When entomologist Piotr Naskrecki was traveling through the South American rainforest, he was 'lucky' enough to come across a very rare animal species.
On his blog, he describes how it happened:
"I heard the rustle of an animal running. I could clearly hear its hard feet hitting the ground and dry leaves crumbling under its weight."
"I pressed the switch and pointed the light at the source of the sound, expecting to see a small mammal, a possum, a rat maybe. And at first this is what I thought I saw a big, hairy animal, the size of a rodent."
As it turned out, it wasn't a rodent. It was a GIANT SPIDER.
To be more specific, it was the Goliath birdeater - the largest spider in the world and very rarely seen.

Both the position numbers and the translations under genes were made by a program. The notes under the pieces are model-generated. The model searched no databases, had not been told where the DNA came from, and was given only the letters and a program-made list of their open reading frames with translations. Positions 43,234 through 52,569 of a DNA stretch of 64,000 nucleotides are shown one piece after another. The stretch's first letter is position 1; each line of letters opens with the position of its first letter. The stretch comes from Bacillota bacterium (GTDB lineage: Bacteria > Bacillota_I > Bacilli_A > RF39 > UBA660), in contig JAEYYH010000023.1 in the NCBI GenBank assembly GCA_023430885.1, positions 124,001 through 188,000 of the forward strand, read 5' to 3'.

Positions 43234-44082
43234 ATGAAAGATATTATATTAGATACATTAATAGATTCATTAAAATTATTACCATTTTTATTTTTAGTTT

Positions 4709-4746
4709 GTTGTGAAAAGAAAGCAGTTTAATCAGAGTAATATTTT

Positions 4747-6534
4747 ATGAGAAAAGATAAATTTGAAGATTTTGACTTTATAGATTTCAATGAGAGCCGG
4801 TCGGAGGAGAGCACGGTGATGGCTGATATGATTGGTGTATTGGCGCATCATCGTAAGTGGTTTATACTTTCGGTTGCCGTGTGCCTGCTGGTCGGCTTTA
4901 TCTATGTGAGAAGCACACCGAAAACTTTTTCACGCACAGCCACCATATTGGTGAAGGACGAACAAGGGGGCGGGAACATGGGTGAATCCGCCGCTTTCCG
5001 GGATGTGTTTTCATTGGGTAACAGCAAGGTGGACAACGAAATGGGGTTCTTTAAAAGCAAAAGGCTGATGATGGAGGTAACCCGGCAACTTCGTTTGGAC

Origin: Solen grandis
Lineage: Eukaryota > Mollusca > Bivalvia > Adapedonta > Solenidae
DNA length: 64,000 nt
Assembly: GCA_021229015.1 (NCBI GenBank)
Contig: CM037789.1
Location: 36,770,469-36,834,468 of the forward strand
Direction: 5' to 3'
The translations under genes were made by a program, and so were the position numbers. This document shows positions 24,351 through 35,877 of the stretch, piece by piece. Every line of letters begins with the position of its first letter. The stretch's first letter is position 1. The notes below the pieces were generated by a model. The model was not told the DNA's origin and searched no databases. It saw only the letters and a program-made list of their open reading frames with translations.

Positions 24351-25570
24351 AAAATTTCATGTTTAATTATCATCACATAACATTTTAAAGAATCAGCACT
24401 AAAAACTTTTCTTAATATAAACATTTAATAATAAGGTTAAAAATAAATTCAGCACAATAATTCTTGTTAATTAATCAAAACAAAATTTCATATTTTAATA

So instead of turning tail and running the other direction, Piotr decided to take some snaps.
As well as making a distinctive clicking sound with their feet, the spiders also 'hiss' when the microscopic hooked hairs on their legs scrape against each other.
Tarántula Goliat (Theraphosa blondi), considerada como la araña más grande del mundo, Guyana (Piotr Naskrecki, 2014) pic.twitter.com/4KUzTr8bZG— CRCiencia (@CRCiencia) October 18, 2014
As a defense mechanism, these spiders can deploy a cloud of hairs to irritate an attacker - Piotr was on the receiving end of this and said his eyes itched for days. Their venom is not lethal to humans - so that's a relief - but as he points out their fangs are capable of puncturing a mouse's skull - so they're definitely to be avoided.
But we imagine you guessed that already.